I watched the pope as he made his way through the African countries he recently visited, sometime live stream, and with my breath held at times seeing the circumstances and tight security under which he traveled and reached out to people. He did so with such a calm manner. Watching yesterday as he opened the Holy Door of the Cathedral of Notre Dame in Bangui, the capital of the Central African Republic, gave me the inspiration for the monthly column, called Eye on Francis, I write for the American Catholic Council newsletter. As I watched him open the door, then stand in the threshold for some minutes, then move up the aisle of the cathedral amidst shouts, cries, and ululations, he seemed to have been very moved by the experience. In his comments beforehand, his voice broke when he pronounced the words of the quote at the beginning of the article. Below is the text of my article.
Jubilee years have a long and ancient tradition. In the Old Testament, a jubilee year was celebrated at the end of either the 49th or the 50th year depending on interpretations of the Book of Leviticus. The year had to do with land, property and property rights. It was a time of liberation in which slaves went back to their families.
The Christian tradition adopted the practice in 1300 with the pope calling a Jubilee year either every 25 or 50 years. The last one was called by Pope John Paul II in 2000. Pope Francis has called for one this year through 2016. Because it is not being called in the usual cycle, it is called an Extraordinary Jubilee Year. He has declared it to be a Jubilee of Mercy. In either the Jewish or the Christian tradition, a Jubilee year is a time of joy and a time of universal forgiveness. With the theme of this upcoming Jubilee, Francis has emphasized this time of forgiveness and mercy in a very profound way.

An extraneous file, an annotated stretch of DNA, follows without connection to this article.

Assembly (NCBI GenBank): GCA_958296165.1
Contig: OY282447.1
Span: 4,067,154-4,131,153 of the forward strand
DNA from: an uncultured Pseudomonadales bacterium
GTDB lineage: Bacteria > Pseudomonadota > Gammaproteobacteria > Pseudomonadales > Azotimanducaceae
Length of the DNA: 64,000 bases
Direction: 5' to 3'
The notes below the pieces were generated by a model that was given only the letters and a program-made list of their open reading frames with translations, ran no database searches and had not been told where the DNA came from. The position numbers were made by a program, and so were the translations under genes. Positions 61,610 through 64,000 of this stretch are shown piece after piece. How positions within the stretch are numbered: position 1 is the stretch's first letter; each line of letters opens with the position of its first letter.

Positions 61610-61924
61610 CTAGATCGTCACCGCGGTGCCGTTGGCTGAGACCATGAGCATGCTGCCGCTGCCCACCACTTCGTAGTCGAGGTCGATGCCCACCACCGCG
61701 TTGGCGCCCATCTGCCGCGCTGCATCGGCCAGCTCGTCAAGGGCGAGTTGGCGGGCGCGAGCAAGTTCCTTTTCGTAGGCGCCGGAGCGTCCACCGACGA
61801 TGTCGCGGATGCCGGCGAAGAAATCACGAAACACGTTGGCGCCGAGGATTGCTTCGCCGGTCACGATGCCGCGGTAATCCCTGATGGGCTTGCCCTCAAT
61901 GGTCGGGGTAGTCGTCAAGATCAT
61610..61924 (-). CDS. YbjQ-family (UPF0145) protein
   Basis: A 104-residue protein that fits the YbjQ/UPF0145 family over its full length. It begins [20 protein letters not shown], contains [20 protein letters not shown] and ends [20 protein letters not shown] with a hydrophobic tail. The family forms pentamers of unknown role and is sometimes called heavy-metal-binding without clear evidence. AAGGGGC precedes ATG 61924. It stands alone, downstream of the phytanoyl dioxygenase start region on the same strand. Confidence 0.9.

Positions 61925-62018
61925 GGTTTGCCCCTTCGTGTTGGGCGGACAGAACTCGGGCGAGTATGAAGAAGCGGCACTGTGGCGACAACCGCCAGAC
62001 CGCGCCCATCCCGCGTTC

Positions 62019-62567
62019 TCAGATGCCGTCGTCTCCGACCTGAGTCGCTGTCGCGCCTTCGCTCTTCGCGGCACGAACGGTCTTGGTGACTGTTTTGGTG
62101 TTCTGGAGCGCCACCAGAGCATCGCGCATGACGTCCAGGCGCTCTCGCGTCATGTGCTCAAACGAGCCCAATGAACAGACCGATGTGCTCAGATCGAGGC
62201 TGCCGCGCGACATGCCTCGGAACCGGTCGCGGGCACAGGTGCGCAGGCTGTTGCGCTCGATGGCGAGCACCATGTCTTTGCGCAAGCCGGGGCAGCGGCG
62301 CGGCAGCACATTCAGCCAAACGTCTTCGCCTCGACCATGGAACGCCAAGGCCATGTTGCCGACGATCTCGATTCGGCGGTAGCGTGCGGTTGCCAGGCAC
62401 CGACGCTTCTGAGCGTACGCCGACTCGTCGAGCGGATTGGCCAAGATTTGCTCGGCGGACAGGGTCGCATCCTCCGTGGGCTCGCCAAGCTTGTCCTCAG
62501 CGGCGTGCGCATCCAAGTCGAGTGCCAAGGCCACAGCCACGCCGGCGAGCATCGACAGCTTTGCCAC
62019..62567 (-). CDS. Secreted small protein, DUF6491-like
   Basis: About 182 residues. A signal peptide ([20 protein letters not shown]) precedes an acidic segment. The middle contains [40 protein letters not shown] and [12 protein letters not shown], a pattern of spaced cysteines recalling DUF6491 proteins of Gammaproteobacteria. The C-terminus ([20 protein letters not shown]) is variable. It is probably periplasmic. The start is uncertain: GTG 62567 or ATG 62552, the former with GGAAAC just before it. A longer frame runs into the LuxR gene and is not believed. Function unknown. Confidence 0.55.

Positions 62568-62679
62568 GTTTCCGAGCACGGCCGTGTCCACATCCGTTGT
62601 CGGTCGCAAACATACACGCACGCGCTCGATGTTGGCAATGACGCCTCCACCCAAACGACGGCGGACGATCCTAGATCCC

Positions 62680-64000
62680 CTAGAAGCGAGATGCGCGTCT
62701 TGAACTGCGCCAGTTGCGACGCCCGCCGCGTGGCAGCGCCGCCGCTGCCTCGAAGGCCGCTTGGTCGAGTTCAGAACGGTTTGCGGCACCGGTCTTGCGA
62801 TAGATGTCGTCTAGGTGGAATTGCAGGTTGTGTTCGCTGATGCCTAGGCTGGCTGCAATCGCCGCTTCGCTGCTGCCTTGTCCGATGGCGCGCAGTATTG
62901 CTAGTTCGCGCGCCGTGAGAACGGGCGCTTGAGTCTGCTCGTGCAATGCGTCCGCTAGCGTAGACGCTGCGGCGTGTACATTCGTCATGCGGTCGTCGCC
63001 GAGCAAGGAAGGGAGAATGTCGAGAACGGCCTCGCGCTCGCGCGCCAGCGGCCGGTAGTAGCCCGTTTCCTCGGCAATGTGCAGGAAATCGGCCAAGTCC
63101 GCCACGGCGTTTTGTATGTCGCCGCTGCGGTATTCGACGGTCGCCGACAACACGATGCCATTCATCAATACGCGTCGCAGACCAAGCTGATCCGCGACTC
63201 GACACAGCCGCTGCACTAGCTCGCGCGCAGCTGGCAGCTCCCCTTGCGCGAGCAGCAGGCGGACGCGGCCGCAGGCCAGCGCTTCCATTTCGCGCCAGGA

Part of the Christian tradition of Jubilees is the opening of the so-called “Holy Door” in all major cathedrals world-wide. During Jubilee years, people pass through the Holy Door in a symbolic gesture recognizing the influence of God in their lives, symbolizing the crossing of a threshold from one state of life to another, from being bound by limitations such as sin, to one of freedom, beginning over. Jubilee years usually begin with the opening of the Holy Door in St. Peter’s Basilica in Rome. Pope Francis, instead, choose to open first the Holy Door in the Cathedral of Notre Dame in Bangui in the Central African Republic on his recent trip there. In doing so, he made a very profound statement as to what a Jubilee year means and what in particular this Jubilee year means not only for the Church, but for the world.
Austen Ivereigh in his book The Great Reformer, Francis and the Making of a Radical Pope, chose to describe Jorge Mario Bergoglio as a “prophetic mystic”. I saw this on full display when watching Francis open the Holy Door in Bangui on November 29th. In choosing this cathedral in this country, he was being both prophet and mystic. He was deliberately emphasizing his vision for the Church, of one at the peripheries, reaching out to those so very marginalized and in so much pain and suffering. It is a Church that is “bruised and hurting” itself because it goes out to the peripheries to help those who have been “left by the side of the road”.